An IT operating model (ITOM) defines how an IT organization delivers on its value proposition — that is, how IT contributes to achieving the enterprise’s strategic objectives. More simply, it shows “how things get done” and how value is created. CIOs must methodically design, and explicitly document and communicate the target operating model to ensure IT delivers the expected value.
There are nine core components to an IT operating model. These must work in synchronicity to achieve strategic outcomes and deliver on their value propositions. These components collectively make a system and have interdependencies. If the CIO adjusts one component, there will likely be a ripple effect across one or more components.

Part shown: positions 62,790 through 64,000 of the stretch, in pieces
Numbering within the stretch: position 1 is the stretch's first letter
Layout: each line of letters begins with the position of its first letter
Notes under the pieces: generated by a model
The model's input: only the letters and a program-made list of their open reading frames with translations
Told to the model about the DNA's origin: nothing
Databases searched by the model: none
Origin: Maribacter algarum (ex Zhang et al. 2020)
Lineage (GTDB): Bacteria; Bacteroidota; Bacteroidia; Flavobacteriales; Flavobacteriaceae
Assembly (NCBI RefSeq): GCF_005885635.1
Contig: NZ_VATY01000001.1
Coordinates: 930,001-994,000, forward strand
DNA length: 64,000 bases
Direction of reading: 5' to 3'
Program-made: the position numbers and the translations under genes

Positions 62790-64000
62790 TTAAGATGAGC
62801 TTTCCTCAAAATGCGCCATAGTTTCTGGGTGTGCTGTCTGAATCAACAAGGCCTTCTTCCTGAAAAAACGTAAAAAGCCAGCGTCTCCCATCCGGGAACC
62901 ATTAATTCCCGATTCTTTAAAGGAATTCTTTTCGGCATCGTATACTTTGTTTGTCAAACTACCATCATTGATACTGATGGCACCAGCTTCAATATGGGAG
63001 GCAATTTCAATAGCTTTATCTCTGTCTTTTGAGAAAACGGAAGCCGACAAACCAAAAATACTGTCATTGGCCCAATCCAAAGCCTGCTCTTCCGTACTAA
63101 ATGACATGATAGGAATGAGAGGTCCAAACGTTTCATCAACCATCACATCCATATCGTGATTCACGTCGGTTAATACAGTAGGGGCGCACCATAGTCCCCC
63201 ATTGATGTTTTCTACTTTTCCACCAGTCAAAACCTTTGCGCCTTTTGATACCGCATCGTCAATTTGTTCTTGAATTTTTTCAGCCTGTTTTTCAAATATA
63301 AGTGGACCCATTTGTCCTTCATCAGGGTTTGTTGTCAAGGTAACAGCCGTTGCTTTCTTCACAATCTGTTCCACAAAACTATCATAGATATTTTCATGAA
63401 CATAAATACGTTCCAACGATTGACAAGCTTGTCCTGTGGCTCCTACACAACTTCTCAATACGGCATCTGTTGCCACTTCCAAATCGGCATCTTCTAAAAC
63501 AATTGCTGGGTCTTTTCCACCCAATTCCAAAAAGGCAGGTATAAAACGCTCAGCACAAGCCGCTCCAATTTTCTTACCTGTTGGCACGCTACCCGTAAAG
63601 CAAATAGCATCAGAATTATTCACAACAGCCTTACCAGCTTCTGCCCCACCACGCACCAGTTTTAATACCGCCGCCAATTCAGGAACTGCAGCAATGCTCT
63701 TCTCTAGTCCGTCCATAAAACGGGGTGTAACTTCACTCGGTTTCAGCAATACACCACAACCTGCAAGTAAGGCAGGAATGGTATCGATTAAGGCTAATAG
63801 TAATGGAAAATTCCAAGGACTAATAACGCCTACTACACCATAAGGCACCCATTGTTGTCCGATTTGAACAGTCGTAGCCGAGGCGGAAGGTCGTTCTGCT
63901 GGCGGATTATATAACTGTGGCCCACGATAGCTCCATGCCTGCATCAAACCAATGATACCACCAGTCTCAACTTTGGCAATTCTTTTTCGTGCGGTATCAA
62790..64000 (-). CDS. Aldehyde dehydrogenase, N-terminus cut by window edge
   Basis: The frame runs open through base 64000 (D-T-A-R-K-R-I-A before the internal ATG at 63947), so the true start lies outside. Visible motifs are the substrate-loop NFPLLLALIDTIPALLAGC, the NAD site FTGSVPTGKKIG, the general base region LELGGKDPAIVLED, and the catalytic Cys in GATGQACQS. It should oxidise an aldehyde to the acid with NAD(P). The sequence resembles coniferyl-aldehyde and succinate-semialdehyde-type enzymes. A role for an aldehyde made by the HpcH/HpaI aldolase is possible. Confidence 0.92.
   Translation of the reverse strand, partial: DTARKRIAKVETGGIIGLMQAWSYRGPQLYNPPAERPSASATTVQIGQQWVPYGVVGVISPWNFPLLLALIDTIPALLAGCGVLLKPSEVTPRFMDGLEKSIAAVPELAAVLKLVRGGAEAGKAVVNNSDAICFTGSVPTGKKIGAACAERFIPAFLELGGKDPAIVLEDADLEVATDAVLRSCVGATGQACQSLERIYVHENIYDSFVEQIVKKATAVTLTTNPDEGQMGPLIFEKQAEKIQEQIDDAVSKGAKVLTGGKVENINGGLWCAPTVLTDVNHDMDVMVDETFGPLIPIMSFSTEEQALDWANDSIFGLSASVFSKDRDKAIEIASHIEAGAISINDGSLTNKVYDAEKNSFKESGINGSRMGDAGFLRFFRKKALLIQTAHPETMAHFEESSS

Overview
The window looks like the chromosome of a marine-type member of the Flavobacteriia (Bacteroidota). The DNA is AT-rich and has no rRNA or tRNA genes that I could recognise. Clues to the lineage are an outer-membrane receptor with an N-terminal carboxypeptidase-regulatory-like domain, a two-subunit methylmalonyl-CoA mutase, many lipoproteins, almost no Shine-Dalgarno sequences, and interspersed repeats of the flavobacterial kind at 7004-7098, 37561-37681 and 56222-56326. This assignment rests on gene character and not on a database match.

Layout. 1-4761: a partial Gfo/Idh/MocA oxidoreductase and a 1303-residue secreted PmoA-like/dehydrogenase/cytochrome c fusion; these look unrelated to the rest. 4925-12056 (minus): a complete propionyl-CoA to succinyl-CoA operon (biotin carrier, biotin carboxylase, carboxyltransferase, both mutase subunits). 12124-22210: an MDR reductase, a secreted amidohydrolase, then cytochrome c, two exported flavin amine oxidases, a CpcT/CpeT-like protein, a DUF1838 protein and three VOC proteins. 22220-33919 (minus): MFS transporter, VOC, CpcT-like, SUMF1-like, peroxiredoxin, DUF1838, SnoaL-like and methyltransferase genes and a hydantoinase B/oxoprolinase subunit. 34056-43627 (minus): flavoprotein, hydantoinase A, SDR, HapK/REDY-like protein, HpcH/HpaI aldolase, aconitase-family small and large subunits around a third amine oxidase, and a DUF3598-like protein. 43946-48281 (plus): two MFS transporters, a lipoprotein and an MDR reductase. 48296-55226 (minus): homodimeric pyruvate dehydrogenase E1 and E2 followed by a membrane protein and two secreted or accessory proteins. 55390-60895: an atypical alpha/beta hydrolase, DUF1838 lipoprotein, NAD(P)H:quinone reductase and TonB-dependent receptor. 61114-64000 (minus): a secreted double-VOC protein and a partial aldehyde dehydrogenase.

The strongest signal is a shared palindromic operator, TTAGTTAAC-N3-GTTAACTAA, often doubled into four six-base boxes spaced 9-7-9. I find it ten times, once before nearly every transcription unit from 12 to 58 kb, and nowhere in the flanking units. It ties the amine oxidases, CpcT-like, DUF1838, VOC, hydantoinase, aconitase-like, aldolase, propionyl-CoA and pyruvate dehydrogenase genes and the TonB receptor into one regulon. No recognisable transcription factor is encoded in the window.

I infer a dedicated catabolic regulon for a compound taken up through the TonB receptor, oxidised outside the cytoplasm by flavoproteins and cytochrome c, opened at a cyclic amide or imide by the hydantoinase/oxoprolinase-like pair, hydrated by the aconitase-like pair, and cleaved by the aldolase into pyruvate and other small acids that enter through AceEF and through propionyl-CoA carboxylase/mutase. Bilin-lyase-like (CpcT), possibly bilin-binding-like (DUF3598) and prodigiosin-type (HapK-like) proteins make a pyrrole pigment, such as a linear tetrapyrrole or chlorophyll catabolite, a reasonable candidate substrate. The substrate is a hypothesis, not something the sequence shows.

In practice, IT organizations focus their ITOM on one of three potential outcomes, depending on the business context, model, strategy, and the role of IT within the enterprise or business unit where it operates. The three potential outcomes are:
Enable IT efficiency.
Enhance the business performance.
Transform the business by creating enterprisewide competitive advantage or growth.
All three operating models can exist in the same IT organization or within multiple IT organizations across the enterprise. For example, an IT organization within a business unit or agency may have a transformation objective, while a global or central IT organization within the same enterprise may focus on enhancing overall business performance.